It is certainly possible to build a course like this, but frequency-based. I’ve built a number of courses and although I certainly don’t have all the answers or know all the tricks there is a method I follow to create a course. One of the chief problems with the way Memrise works is that if you build your course with a target number of words per level, say 25 (as we do here), then once they are set you cannot just stick a word in where it ‘belongs’ without messing up the scheme. Maybe that’s not that critical. Also, with some of the frequency lists I’ve seen they seem to be based on movies, TV shows, other sources? and so, where do you get the initial list? I’m actually doing a French frequency-based course now to try out if I like it, but the 1st Level alone has 100 words, which I find daunting as it feels like your progress is slow and it’s a lot to bite off, so I like my learning “chunks” to be smaller.
But, if you’re considering building such a course, just realize how much work you’re signing up for before you get started. I would encourage you to create a test course to see how much time it takes to develop a single Level just as an experiment. Here’s how I’d do it:
Create the course, add the columns you want get them in the order you need them. Be sure to include the foreign key mappings (sadly, Memrise does not provide Greek!). Here is the string of keyboard characters I use:
;ςερτυθιοπ ασδφγηξκλ ζχψωβνμ άέήίόύώϊΐϋΰ
Create a few levels to get started.
Using Excel I would create a list of words (you can refer to https://drive.google.com/open?id=0B3-ATVs8f9pIOWlIMHZOT2F2OFk)
When you create the list, and before you import anything make sure you’re accommodating the articles, parts of speech, any Alts you want to have. For example, looking at this list and imagine my columns are (in this order) Greek, English, Part of Speech, Gender, Context Example:
χαμηλώνω [tab] to lower [tab] verb [tab][tab] Το μαγαζί χαμηλώνει τις τιμές για τις εκπτώσεις.
η δαγκωνιά, η δαγκανιά [tab] bite, nibble [tab] noun [tab] f. [tab] Πάρε μια δαγκωνιά ροδάκινο.
ιδιωματικός [tab] idiomatic [tab] adjective [tab] Είναι δυνατόν να καταλάβει κανείς εύκολα την καταγωγή κάποιου από την ιδιωματική προφορά του.
A few comments about what you see here:
- [tab] represents the tab characters that appear when you copy from your spreadsheet, this is the easiest way I can think of to do it when you paste the list into the “bulk add” form in Memrise.
- If you want to automatically include Alts as I have done for “η δαγκωνιά, η δαγκανιά” above, then that is a single string which would have to be edited once you import to Memrise. So, once these 3 entries are in, you have to edit “η δαγκωνιά, η δαγκανιά” so that the word that ‘shows’ is “η δαγκωνιά” and the three Alts are: _δαγκωνιά, η δαγκανιά, _δαγκανιά. The underscore character allows the Alt as a valid answer but suppresses the display of it.
- Same approach to Alts for English column, so that once imported the main entry has to be edited so that bite is primary, and you create nibble as an Alt. This is very important because you want either answer to be valid and if you put them both together it would always appear as one string “bite, nibble” and as such in some testing situations won’t appear as you want it.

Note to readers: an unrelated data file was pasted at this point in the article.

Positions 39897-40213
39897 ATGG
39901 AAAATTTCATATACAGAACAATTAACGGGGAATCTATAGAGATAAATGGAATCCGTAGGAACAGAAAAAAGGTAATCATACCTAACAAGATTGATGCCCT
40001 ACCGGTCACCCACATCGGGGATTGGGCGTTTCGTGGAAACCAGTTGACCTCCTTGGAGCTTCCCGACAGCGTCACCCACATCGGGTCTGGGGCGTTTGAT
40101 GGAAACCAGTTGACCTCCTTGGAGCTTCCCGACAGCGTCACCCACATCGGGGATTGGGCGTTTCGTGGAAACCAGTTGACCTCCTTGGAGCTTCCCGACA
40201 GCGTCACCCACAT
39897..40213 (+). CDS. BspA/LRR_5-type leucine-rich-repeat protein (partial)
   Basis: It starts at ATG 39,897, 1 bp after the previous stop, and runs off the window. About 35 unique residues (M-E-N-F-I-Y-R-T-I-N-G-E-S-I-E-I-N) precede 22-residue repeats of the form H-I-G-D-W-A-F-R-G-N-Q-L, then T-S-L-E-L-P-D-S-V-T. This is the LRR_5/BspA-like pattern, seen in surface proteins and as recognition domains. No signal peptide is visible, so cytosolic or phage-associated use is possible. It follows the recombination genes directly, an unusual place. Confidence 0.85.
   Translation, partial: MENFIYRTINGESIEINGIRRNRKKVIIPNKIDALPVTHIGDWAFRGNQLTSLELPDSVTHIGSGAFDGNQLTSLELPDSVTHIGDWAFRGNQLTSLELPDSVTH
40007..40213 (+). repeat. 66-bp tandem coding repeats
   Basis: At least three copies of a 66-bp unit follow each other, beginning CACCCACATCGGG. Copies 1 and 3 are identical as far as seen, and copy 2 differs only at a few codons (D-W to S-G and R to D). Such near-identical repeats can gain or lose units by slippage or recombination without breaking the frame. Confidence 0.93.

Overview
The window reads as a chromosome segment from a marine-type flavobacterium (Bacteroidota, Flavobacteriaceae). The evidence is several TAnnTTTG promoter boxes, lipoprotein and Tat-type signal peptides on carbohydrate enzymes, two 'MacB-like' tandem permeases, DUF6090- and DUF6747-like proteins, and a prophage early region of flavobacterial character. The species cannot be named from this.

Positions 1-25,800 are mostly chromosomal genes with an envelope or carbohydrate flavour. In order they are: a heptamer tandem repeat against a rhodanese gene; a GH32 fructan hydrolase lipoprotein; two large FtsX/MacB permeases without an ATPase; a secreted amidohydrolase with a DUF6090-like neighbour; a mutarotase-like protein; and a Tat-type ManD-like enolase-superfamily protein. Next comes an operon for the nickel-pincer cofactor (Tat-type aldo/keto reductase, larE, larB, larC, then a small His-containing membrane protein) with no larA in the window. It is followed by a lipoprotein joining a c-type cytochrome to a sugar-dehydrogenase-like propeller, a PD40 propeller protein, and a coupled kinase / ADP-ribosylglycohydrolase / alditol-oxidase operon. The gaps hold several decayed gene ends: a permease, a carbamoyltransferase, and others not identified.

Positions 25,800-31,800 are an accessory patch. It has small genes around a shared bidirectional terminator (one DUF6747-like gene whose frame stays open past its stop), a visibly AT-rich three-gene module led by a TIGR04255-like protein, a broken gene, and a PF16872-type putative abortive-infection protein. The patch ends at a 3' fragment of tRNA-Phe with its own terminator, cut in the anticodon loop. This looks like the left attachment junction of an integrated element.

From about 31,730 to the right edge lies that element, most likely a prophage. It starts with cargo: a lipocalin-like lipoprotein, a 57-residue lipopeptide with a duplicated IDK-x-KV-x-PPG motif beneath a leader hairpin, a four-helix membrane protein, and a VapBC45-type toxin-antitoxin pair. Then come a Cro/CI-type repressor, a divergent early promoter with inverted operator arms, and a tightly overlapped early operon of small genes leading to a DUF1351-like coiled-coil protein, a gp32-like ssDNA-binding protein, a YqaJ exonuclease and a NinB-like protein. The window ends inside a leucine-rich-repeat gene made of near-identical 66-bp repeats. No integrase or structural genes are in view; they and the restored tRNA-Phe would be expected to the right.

- The 2 tabs together simply specify that a column is being skipped, i.e. in the case of a verb the Gender column remains empty.
- Go to forvo.com and join up! This will allow you to find each word, and download the .mp3 pronunciation so you can import it to Memrise. There is apparently another way by creating some kind of link directly to Forvo, but I did not like this method and had trouble making it work. That would also create a dependency between Memrise and Forvo, that depending on the performance of each system may slow things down. So I choose to get the word, download it and upload it to Memrise.
- When you create a course, it creates a database for you, this can be confusing because I’ve never been able to use another database, but often when you import Memrise may find that word in another database (how, I don’t know) and use it, so I try to make sure my entries are unique. Ex: putting in “η δαγκωνιά, η δαγκανιά” is certainly likely to be unique, but putting in just “δαγκωνιά” may not be. So, after you import a list it is good to do all of the required editing and make sure you have all of your entries correct. This sounds more arduous than it really is, but it is time consuming. Generally my experience is that it takes about 1 hour to do a Level and if, like our course, it has 200 Levels, that’s a lot of time.
This is pretty much how I do it. There may be other approaches, but this has worked for me. The more you learn about course creation, the more you’ll appreciate and understand what makes some courses work better than others. For a course to be useful, it has to be well-crafted IMHO.
Finally, you need to find someone, like @spdl79 who will help find all the bugs and errors, because they will exist. He has been a tremendous contributor to this particular course and it would not be as good as it is without him. I’m pretty meticulous, but as a software person you already understand that I’ve made plenty of mistakes that may have taken me a lot more time to find without help.